The study is aimed at assessing the role of perceived gender equity and locus of control in employee well-being at the workplace and ascertaining if work engagement mediates between perceived gender equity, locus of control, and employee well-being (measured through optimism, general satisfaction with life and work, and executive burnout). Adopting a personal survey method data was collected from 373 managers (both males and females) from the public and private sectors representing manufacturing and service industry in India. The study bridges the knowledge gap by operationalizing the construct of perceived gender equity and studying its role in the work engagement and employee well-being. Conceptualization of the well-being in an unconventional way covering both the positive and the negative aspects extends the understanding of the emerging concept of well-being. It has practical implications for talent management and work engagement besides promoting gender equity at the workplace for employee well-being. It opens vistas for the gender based theory and cross cultural research on gender equity. PMID:26500566

  9. Teaching Cell and Molecular Biology for Gender Equity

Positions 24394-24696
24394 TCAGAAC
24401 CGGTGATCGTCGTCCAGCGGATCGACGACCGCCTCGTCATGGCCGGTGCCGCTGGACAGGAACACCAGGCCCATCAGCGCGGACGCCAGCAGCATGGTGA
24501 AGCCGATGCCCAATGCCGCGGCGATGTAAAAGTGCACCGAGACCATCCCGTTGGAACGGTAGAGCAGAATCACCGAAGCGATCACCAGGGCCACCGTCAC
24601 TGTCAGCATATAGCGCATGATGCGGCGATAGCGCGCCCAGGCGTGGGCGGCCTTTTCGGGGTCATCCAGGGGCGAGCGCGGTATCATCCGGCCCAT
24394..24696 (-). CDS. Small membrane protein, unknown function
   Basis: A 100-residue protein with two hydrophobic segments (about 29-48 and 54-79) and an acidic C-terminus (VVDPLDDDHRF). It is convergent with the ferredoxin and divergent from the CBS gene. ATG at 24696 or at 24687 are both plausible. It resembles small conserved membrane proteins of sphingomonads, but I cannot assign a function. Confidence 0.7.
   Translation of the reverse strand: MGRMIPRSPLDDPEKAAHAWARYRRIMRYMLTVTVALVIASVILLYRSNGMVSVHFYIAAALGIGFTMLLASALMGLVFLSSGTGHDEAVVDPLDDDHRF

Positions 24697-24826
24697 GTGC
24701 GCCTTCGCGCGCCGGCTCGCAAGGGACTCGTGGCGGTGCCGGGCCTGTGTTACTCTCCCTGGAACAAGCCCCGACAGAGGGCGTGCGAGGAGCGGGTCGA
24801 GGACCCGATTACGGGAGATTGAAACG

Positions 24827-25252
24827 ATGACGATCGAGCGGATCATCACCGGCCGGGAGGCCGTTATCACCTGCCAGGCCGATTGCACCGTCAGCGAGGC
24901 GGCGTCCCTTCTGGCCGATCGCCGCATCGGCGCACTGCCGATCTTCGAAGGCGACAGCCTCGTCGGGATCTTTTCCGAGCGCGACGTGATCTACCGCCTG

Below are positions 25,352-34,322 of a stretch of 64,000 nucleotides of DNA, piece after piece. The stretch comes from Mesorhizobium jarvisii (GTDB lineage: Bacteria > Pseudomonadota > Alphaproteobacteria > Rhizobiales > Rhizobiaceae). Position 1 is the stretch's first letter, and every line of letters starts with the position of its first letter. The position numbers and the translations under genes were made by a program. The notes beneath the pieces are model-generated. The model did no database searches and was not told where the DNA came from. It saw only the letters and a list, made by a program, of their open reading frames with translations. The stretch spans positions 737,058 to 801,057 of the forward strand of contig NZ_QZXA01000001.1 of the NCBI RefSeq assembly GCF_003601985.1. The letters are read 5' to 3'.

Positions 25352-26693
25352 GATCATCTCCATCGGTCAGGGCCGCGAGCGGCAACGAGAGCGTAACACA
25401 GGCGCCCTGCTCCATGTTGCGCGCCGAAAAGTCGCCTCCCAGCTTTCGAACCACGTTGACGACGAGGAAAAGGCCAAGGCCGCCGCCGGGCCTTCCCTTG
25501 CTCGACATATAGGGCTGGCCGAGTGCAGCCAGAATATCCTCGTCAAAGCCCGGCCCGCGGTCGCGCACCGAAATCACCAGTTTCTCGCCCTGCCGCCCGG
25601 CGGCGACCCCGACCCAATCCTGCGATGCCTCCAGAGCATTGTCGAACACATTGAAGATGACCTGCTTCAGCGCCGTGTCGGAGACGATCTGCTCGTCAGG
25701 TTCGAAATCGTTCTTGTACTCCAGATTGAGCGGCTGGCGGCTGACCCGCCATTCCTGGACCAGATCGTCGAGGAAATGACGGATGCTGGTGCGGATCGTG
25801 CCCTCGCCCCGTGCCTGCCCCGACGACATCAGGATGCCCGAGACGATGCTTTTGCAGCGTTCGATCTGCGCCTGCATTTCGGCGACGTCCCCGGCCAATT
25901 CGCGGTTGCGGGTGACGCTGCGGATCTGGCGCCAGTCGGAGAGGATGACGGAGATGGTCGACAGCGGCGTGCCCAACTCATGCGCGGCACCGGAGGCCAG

Science.gov (United States)

    Sible, Jill C.; Wilhelm, Dayna E.; Lederman, Muriel

    2006-01-01

    Science, technology, engineering, and math (STEM) fields, including cell biology, are characterized by the "leaky pipeline" syndrome in which, over time, women leave the discipline. The pipeline itself and the pond into which it empties may not be neutral. Explicating invisible norms, attitudes, and practices by integrating social…

  10. Teaching Cell and Molecular Biology for Gender Equity

    Science.gov (United States)

    Sible, Jill C.; Wilhelm, Dayna E.; Lederman, Muriel

    2006-01-01

    Science, technology, engineering, and math (STEM) fields, including cell biology, are characterized by the "leaky pipeline" syndrome in which, over time, women leave the discipline. The pipeline itself and the pond into which it empties may not be neutral. Explicating invisible norms, attitudes, and practices by integrating social…

  11. Gender and Equity: Experience of the Working Women's Forum, India.

    Science.gov (United States)

    Azad, Nandini

    1996-01-01

    Illustrates how poor women were able to move out of poverty and dehumanization through a process of mobilization and organization. The process was catalyzed by the intervention of a non-governmental organization, the Working Women's Forum. Outlines the Forum's program of economic, social, and technological empowerment. (MJP)

  12. Assuring gender equity in recruitment standards for police officers.

    Science.gov (United States)

    Shephard, Roy J; Bonneau, Jean

    2002-06-01